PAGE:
Fast forward to a decade later and the stubble burning continues. Iyer-Mitra said the smog resulting from this burning extends over the entire Indo-Gangetic plain, which is the most densely populated region in India. He said he’s witnessed smog as far away as the city of Nagpur, which is 672 miles from Delhi.
Another paper published (pdf) in the December issue of Environmental Advances said health issues caused by pollution generated by stubble burning range from “skin and eyes irritation to severe neurological, cardiovascular and respiratory diseases, asthma, chronic obstructive pulmonary disease (COPD), bronchitis, lung capacity loss, emphysema, cancer, etc.” It also leads to higher mortality rates due to prolonged exposure.
The Environmental Advances study warned that stubble burning not only makes the air quality worse but also affects soil fertility, economic development, and climate.
“Recently, in 2019, the global air quality report showed that 14 out of the 20 most polluted cities in the world are from India with the most polluted being the city of Ghaziabad in Uttar Pradesh (U.P.). Greater Noida and Delhi were ranked the 5th and 9th on the list,” the study states.
All three cities fall into the “air vacuum” that Iyer-Mitra mentioned.
The air quality has led more people to migrate, particularly during severe smog episodes, and has affected tourism in Delhi, which fell in 2018 by 25 to 30 percent as a result, according to the Environmental Advances study.
“The impact of stubble burning may increase in the coming years with the increase in population and food demand,” the study states. Food production in India is slated to increase by 45 percent by 2050, it says.
Air Quality Management Act
Indian President Ramnath Kovind notified the commission for Air Quality Management in the National Capital Region and adjoining areas of an ordinance on Oct. 24 to manage air pollution and direct state governments to initiate criminal proceedings against stubble burners, which could include a fine of $135,445 and a jail term of five years.
Of the three states that are part of the national capital region, Uttar Pradesh and Haryana welcomed the decision to set up a commission for air quality management, while officials in Punjab and farm bodies termed the move as “anti-farmer,” the Indian daily newspaper Hindustan Times reported.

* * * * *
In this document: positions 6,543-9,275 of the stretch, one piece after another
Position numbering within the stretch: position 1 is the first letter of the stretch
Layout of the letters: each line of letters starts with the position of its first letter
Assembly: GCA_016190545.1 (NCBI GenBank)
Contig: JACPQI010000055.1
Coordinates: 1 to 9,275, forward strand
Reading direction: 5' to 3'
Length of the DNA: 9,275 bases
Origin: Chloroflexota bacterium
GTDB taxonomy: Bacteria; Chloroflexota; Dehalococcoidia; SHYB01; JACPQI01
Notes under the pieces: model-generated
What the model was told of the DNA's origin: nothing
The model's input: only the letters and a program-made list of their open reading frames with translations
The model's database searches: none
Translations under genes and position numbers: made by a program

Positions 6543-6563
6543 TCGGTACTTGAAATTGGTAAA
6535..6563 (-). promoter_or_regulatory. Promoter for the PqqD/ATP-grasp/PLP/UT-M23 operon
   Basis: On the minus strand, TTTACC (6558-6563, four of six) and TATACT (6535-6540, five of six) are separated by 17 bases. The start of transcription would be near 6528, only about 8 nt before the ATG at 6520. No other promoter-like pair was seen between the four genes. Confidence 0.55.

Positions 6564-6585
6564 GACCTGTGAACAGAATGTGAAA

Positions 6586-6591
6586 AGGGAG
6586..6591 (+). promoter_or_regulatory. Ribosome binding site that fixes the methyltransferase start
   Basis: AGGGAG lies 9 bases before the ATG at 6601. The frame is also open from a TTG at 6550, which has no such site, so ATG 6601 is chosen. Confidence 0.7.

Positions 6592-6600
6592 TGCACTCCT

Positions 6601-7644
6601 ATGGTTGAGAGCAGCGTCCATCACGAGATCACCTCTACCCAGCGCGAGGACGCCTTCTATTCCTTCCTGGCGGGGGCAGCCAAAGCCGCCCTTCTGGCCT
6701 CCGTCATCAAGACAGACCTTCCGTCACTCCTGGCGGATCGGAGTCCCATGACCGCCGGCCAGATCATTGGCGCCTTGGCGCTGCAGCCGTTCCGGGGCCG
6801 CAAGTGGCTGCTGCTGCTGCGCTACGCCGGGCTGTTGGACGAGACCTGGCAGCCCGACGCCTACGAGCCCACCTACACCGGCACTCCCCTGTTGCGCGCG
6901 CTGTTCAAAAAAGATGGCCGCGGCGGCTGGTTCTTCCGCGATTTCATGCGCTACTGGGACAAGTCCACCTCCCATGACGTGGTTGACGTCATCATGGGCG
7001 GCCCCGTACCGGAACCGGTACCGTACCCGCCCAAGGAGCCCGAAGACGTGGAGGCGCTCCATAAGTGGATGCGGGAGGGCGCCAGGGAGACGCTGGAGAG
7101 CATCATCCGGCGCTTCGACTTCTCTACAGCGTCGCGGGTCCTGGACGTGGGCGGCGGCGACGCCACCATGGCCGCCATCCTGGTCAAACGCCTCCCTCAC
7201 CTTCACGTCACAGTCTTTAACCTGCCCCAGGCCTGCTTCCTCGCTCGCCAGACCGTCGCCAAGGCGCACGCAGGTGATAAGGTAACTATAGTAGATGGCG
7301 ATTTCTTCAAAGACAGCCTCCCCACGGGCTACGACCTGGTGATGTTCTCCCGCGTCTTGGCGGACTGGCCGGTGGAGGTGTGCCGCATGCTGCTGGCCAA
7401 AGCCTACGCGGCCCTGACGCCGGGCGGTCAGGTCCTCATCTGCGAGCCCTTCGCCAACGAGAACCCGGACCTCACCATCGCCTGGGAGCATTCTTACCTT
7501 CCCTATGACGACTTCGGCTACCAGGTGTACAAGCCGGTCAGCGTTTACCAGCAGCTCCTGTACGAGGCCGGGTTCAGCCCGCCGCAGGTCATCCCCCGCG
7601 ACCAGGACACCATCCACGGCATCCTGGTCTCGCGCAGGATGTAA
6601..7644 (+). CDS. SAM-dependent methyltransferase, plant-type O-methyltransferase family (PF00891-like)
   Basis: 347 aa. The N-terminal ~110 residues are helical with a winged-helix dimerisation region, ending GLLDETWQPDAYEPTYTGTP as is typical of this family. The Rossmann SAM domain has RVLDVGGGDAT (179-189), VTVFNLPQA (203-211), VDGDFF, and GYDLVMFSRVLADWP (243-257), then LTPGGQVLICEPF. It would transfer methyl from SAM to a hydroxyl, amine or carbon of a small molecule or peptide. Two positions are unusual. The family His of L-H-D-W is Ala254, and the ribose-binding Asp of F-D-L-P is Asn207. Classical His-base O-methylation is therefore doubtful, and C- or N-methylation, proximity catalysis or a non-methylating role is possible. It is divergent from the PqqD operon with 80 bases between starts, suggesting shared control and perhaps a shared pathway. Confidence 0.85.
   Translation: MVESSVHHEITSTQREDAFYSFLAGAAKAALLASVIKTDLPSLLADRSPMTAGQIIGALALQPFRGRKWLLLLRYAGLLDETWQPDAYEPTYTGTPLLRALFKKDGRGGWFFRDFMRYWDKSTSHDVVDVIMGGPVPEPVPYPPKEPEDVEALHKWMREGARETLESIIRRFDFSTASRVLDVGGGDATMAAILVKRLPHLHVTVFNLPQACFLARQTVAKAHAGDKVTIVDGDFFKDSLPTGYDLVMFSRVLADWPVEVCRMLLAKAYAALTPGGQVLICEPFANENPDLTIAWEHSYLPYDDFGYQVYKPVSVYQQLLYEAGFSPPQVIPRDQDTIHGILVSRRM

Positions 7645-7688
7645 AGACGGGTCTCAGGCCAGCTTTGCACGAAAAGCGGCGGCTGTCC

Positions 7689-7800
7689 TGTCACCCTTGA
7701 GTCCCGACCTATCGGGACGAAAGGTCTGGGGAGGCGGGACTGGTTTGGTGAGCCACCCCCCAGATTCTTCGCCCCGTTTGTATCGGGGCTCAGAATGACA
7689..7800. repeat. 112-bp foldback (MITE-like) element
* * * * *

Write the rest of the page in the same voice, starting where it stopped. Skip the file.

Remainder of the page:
“The central government has failed to give compensation to farmers for stubble management as mandated by the Supreme Court. Now, the new ordinance has been enacted to arm-twist the hapless farmers,” said Balbir Singh Rajewal, president of a faction of Bharatiya Kisan Union (Indian Farmers Union) and a former member of the Rajya Sabha, or the upper house of the Indian Parliament.
“There is no infrastructure to store 160 lakh tonnes of stubble, which is almost equivalent to the paddy crop of a single season.”
Iyer-Mitra says the Supreme Court has been “dithering” over the matter of stubble management, and that the marginalization of small farmers in itself is a direct effect of the Green Revolution.
States across India have passed various ordinances to curb stubble burning locally, with mixed results.
“[The] Delhi high court, on October 8, 2016, compelled the states of Uttar Pradesh, Delhi, Punjab, Haryana, and Rajasthan to execute an exhaustive policy to curb the issue of outdoor stubble burning at their respective provinces. Following this directive, the above states immediately enacted strict policies including fines on the burning of any stubble in their respective states,” according to the Environmental Advances study.
“In 2017, the Punjab government distributed direct seeders to many farmers which helped in easily incorporating the paddy straws into the soil. The government also proposed to reduce the cultivated area for paddy farming by about 7 lakh acres by 2020, which is about 10% of the total paddy area cultivated in 2019.”
Despite these state-level ordinances, Punjab’s government representative has called the Modi government’s ordinance “ridiculous,” according to the Hindustan Times. However, the Punjab government itself took action last year against 2,923 farmers in 20,729 cases of stubble burning reported by Nov. 1, Indian political magazine The Week reported.
Iyer-Mitra says this contradictory situation is due to a lack of enforcement of existing ordinances; he blames that on a lack of “political will” and a widespread culture of micromanagement in India.
“Micromanaging policy is not the same as enforcement,” he said.
“It’s socialism, plus a third-world country. A third-world country is basically weak institutions that refuse to enforce, endemic corruption, low human capital.
“On top of that, whatever good that existed, socialism has destroyed it. When the British left us the courts and an education system, it wasn’t a quantity system. It was a quality system and they functioned fantastically well. And then the First Amendment comes and it destroys the right to property and all of that.
“The moment you destroy the property, it goes the same way that Zimbabwe does with all the land seizures or all that the Soviet Union does.
“Sadly, everything is wrong and the problems are just compounding, whether we like it or not.”